23 / 01 / 2020
“Go to the ant, thou sluggard; consider her ways, and be wise:”
-King Solomon (Proverbs 6:6)
Our buildings accommodate various types of insects in different ways. As many of them (except for honey bees) are seen to have no direct benefit to humans, they are labelled as ‘pests’ by the majority.
As our land becomes more and more urban, and as soil and plants are replaced with concrete and bricks, creepy crawlies have no choice but to make architecture their improvised dwelling and feeding grounds. The sad thing about this is that on crossing paths indoors with a human, nine times out of ten, they end up being killed.
There is a saying that people fear what they don’t know, and so because we don’t take the time to learn about these creatures, we fear and therefore kill them on-site.
This project involves the development of a modular device that will accommodate two hymenoptera species – Apis Mellifera (European honey bee) and Myrmica Rubra (European fire ant), and is designed to be incorporated into the urban environment - locations such as a care home garden, a university or high school landscape, or a family back garden are ideal locations for this module. The prototype drawings below can be brought to a CNC cutting company, and be cut out of marine plywood and assembled, which, rather than simply tolerating the insects, will more considerately accommodate them.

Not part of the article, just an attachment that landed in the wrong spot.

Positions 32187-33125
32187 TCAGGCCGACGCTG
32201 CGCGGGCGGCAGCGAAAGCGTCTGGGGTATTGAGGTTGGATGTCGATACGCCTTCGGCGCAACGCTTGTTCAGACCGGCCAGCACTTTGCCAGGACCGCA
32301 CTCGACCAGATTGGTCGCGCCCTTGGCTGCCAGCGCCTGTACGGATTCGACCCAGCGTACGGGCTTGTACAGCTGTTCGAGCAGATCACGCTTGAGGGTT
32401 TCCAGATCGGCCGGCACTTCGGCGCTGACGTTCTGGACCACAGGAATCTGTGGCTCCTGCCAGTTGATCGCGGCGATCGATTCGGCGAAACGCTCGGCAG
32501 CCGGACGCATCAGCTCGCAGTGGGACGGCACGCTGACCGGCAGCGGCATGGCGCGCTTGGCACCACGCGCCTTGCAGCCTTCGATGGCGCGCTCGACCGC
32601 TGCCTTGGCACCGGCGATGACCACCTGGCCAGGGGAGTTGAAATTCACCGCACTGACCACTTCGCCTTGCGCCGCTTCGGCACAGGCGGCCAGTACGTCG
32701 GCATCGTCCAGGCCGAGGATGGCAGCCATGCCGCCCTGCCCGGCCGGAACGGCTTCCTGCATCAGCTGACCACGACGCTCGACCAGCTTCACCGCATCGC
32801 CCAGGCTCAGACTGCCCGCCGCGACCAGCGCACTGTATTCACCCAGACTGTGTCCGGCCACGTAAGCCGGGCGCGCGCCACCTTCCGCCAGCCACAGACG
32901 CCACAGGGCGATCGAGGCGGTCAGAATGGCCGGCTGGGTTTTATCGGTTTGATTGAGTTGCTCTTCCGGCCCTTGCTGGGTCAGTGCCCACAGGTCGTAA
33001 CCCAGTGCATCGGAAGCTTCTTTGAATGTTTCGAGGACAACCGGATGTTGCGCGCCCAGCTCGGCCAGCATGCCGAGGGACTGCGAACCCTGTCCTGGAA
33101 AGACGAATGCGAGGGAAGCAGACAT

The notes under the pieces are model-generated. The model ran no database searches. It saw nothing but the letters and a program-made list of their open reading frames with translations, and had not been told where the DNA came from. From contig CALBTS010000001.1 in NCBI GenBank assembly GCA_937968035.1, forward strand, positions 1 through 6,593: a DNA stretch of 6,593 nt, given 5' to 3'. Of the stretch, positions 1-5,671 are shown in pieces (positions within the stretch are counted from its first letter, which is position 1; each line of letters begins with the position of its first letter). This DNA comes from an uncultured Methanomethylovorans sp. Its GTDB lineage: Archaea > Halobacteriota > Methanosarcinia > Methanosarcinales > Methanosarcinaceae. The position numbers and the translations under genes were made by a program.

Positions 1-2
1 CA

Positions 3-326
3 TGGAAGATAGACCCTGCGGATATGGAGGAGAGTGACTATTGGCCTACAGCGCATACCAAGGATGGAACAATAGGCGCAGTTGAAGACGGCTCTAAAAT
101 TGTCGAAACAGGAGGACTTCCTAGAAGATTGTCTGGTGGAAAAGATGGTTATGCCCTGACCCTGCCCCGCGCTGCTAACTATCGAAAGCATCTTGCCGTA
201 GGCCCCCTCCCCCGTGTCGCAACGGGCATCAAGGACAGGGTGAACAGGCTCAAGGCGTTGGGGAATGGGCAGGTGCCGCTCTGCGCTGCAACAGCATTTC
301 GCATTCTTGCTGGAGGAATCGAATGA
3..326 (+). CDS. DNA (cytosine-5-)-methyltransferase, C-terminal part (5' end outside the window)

Within any of the above urban landscapes, the device will promote cross generational engagement, as it will serve as an object lesson for all ages, and possibly members of the public. It will also provide means of a symbiotic relationship in the form of honey and wax harvesting; these processes can be taught to the public and encourage bee keeping in the cityscape, a practice that can involve all generations, from young to old.